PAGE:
“I didn’t do nothing illegal, just need to go to detox.” the voice is a whimper. “Just gotta go to detox.” He pisses into the urinal. murmuring his mantra, intersected with more swirling howls of “oh” and “god”, each word landing like floundering paper planes even as they echo across the room.
“I didn’t do nothing bad… Just got to go to detox.”
I’m secretly beholding some water closet confession. I’m the priest on porcelain throne baring witness to unacknowledged sin and sorrow.
And just as suddenly as it appears the voice leaves, only the scrapping of his fleece pants betraying that he was anything but a ghost.
In my stall, pinned between the support bat and the toilet paper dispenser, an empty bottle of Five Star whiskey.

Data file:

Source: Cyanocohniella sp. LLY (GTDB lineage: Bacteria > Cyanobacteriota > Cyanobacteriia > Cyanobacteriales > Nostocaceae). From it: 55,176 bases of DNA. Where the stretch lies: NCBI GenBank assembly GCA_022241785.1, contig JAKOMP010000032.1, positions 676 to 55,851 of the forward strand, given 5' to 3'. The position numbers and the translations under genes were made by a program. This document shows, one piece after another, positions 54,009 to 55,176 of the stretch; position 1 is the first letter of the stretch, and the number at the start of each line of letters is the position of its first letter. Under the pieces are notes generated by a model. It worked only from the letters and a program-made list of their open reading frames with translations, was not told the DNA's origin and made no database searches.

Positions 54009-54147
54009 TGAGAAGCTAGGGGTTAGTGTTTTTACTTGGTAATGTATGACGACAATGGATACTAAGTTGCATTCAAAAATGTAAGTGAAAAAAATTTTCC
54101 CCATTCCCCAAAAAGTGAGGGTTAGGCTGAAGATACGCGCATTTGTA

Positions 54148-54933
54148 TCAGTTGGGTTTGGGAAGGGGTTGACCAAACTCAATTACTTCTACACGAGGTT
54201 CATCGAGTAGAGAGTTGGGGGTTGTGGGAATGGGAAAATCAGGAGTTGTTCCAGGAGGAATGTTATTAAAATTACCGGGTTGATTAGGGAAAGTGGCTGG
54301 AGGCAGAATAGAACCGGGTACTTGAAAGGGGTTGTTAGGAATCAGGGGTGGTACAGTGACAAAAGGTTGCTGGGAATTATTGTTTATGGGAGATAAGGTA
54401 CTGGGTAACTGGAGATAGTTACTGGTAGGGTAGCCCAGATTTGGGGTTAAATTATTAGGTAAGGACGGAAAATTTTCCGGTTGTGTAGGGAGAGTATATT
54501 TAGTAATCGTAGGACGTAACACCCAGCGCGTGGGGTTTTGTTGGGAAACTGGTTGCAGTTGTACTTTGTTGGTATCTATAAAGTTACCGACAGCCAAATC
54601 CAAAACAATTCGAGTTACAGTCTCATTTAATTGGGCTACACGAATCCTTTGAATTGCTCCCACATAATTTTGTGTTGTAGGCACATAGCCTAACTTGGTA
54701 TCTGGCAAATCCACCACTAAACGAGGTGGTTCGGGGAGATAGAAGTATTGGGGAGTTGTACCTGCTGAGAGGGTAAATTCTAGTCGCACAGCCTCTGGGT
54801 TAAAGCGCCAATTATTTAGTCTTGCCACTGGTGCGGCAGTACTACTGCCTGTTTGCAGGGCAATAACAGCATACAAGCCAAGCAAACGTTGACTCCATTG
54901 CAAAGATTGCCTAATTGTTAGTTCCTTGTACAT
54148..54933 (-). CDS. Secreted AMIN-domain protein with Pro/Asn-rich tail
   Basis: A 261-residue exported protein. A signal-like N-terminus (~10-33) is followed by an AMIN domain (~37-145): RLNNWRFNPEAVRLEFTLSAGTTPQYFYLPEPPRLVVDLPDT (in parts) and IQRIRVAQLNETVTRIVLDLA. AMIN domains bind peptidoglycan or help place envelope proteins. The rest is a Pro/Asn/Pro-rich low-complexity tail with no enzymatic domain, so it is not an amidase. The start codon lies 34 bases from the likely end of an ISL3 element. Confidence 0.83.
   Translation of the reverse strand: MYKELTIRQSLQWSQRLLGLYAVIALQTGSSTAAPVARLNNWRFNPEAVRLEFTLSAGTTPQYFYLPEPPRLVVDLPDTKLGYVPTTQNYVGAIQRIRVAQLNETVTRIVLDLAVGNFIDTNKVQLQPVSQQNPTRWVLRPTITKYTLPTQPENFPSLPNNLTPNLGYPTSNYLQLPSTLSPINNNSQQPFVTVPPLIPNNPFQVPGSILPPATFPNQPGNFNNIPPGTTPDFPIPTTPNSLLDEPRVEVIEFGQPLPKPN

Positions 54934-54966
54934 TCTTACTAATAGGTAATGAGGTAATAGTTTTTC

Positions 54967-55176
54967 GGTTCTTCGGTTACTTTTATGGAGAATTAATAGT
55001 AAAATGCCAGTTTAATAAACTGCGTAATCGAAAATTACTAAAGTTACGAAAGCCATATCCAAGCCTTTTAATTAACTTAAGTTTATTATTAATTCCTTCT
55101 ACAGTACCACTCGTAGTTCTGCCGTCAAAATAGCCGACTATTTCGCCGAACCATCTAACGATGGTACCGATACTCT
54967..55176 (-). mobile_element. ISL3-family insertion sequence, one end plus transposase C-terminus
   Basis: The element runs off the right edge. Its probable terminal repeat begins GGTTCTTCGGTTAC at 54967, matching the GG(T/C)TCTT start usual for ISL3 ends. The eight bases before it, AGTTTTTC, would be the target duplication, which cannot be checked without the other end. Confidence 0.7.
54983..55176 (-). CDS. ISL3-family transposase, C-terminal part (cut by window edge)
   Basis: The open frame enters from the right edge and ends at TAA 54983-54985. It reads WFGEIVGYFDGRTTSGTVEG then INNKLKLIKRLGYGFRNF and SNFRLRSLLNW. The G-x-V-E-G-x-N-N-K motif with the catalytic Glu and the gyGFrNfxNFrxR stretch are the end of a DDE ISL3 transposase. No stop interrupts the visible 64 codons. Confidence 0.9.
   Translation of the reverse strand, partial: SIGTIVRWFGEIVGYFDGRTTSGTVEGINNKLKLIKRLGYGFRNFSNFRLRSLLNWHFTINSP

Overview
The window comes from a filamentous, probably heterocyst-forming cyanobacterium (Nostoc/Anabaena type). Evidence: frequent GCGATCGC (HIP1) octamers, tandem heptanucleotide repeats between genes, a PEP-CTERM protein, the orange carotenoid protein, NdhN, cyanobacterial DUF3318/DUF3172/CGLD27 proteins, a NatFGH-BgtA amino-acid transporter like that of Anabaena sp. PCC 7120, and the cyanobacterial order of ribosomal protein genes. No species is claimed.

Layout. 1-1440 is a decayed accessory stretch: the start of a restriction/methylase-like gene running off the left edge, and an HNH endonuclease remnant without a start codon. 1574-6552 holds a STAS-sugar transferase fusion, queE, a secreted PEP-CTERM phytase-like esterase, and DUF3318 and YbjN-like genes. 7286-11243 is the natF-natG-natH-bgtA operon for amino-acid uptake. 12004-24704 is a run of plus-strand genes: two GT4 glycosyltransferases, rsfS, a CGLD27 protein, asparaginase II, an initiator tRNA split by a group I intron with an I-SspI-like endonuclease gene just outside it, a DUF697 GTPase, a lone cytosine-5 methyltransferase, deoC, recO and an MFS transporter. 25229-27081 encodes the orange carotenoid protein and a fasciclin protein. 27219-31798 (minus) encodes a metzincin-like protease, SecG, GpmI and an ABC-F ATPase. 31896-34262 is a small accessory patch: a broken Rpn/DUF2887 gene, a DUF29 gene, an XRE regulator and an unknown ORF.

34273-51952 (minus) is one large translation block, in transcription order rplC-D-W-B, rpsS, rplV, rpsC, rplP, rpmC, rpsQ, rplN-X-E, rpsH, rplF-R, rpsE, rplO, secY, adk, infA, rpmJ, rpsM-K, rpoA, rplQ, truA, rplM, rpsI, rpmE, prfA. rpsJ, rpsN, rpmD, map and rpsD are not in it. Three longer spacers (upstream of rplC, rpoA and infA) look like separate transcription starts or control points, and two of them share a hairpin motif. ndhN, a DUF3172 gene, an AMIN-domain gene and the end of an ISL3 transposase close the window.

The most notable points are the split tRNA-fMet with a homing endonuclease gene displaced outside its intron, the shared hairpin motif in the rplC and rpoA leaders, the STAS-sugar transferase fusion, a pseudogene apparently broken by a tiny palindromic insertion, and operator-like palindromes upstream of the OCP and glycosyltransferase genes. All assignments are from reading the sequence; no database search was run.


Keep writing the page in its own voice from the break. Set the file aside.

It occurs to me then that he wasn’t talking to me, himself, or god. He was talking to the bottle. And the bottle listened. It listened until it sat empty, liquid grain replaced with the burdens of a life half, or perhaps completely broken. The little that remains simmering at the bottom of the bottle tells me I’ve interrupted his ritual, allowed his idol to slip away from him, his prayers unfinished the cold haunt of sobriety terrifies him into buying another, another idol’s cap twisted off, one spirit pouring into him to replace the weakness of another. To be repeated again and again and again, until the help he’s looking for finds him, or life and liver force him to stop.